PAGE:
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Bilaterally reduced intraepidermal nerve fiber density in unilateral CRPS-I

Rasmussen, V.F., Karlsson, P., Drummond, P.D.ORCID: 0000-0002-3711-8737, Schaldemose, E.L., Terkelsen, A.J., Jensen, T.S. and Knudsen, L.F. (2017) Bilaterally reduced intraepidermal nerve fiber density in unilateral CRPS-I. Pain Medicine, 19 (10). pp. 2021-2030.

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Objective: Findings regarding small nerve fiber damage in complex regional pain syndrome type I (CRPS-I) are not uniform, and studies have not included a matched healthy control group. The aim was to assess intraepidermal nerve fiber density (IENFD) in relation to thermal sensitivity of the same skin areas in CRPS-I patients and a gender- and age-matched healthy control group.

Methods: IENFD was investigated in skin biopsies from the CRPS-affected and contralateral limbs of eight CRPS-I patients and from an equivalent site in eight gender- and age-matched healthy controls (HCs). Thermal thresholds (cold/warm detection, cold- and heat-pain detection) were assessed on the affected limb, the matching contralateral limb, and on the equivalent limbs of HCs, and participants rated the intensity of cold/heat and pain to static thermal stimuli (5 °C and 40 °C).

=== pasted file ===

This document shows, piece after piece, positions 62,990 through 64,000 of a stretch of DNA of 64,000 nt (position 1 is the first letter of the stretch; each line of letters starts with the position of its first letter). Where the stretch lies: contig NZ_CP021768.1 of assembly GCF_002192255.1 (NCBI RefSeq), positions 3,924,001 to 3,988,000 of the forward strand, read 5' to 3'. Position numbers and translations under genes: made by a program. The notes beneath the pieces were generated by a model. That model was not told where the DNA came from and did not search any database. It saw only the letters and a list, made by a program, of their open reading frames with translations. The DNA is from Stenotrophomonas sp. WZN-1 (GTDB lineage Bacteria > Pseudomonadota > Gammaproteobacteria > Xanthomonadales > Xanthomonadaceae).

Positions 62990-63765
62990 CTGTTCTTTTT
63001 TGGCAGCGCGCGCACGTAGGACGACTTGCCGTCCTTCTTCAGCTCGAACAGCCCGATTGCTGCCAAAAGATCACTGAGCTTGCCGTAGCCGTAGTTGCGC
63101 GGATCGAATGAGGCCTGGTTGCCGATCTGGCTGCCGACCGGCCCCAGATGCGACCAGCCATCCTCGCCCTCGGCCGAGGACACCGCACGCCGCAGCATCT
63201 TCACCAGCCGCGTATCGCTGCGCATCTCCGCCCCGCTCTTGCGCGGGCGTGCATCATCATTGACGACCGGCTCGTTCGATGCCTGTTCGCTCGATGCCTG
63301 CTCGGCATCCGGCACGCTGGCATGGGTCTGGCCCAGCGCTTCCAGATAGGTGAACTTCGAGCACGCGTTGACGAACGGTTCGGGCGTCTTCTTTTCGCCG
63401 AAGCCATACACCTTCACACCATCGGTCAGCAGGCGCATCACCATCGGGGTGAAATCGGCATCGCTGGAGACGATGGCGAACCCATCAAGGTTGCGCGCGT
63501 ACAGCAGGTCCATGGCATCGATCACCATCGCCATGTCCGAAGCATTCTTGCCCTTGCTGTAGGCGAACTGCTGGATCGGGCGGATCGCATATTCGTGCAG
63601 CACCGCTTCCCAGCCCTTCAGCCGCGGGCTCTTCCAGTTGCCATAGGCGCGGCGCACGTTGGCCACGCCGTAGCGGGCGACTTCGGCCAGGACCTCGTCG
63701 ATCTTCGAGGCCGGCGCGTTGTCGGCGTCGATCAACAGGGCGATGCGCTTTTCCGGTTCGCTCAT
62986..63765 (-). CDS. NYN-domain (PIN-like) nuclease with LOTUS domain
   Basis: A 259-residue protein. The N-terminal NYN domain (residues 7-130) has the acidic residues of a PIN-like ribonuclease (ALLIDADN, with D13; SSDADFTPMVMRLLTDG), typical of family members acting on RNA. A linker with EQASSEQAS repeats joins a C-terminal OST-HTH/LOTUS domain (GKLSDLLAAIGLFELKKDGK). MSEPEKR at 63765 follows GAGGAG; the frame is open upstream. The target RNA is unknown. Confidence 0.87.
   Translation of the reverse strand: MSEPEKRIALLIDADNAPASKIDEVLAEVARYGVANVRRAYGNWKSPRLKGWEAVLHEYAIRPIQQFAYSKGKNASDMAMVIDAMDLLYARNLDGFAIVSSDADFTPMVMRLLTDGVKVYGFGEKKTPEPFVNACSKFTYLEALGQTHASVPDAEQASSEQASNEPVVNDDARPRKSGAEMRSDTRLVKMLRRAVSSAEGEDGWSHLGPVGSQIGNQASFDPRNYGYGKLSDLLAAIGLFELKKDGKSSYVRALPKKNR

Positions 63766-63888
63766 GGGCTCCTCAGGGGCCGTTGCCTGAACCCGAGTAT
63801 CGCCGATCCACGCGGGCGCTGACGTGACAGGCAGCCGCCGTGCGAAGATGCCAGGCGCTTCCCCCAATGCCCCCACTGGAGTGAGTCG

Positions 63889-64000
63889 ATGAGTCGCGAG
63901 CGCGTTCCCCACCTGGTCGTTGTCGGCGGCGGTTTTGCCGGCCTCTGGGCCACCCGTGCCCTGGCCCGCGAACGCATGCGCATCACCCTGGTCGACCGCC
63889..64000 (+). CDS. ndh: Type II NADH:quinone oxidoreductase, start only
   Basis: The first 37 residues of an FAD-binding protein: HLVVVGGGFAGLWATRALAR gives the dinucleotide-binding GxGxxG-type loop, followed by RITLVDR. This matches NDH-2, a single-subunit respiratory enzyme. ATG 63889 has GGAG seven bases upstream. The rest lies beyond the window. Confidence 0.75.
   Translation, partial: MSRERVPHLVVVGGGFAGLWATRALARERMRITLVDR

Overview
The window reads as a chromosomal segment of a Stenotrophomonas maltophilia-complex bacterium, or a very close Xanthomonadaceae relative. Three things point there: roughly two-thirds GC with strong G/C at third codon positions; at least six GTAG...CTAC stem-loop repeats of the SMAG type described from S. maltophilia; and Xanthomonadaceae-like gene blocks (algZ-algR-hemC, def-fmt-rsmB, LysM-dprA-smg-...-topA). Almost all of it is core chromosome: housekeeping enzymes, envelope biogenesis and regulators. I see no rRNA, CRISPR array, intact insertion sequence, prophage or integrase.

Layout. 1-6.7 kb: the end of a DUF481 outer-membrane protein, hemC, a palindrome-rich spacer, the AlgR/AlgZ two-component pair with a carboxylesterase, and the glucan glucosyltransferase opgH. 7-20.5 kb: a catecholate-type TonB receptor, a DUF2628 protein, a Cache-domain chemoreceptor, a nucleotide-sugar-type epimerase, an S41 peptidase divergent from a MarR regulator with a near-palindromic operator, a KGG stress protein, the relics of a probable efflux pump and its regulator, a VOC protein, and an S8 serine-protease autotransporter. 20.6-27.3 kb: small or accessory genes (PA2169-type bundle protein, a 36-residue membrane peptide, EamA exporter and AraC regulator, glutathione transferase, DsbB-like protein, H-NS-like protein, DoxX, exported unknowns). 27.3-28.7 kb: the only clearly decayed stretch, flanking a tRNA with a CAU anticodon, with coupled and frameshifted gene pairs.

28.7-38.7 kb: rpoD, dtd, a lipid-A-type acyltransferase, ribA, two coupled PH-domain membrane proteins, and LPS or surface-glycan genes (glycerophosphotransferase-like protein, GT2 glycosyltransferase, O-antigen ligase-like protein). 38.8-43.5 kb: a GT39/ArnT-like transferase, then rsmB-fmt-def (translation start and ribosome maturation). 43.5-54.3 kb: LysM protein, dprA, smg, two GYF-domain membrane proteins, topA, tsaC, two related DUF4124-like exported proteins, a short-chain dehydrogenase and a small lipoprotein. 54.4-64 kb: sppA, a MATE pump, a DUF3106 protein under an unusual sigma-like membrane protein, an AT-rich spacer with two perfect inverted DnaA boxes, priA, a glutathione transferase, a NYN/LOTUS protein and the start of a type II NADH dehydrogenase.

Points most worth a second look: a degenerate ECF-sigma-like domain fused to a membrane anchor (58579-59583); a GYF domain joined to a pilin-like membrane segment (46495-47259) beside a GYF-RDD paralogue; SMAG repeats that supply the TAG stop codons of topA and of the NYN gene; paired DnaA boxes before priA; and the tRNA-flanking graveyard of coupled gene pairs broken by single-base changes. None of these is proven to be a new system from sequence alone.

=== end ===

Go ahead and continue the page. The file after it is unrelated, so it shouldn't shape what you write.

Results: IENFD was significantly lower in both the affected and contralateral limbs of CRPS-I patients than HCs, but IENFD did not differ between the affected and contralateral limbs of patients. The heat pain threshold was lower in the affected CRPS-I limb than in HCs, but all other thermal thresholds were similar in both groups. CRPS-I patients rated the cold stimulus as colder and more painful in the affected limb, and the warm stimulus as hotter, bilaterally, than the HCs.

Conclusions: CRPS-I may be associated with bilateral small fiber damage, and perhaps small fiber neuropathy and bilateral disturbances in thermo-sensory perception. These disturbances could stem from a systemic response to injury or might increase the risk of developing CRPS-I after physical trauma.

Item Type: Journal Article
Murdoch Affiliation(s): Centre for Research on Chronic Pain and Inflammatory Diseases
School of Psychology and Exercise Science
Publisher: Wiley
Copyright: © 2018 American Academy of Pain Medicine
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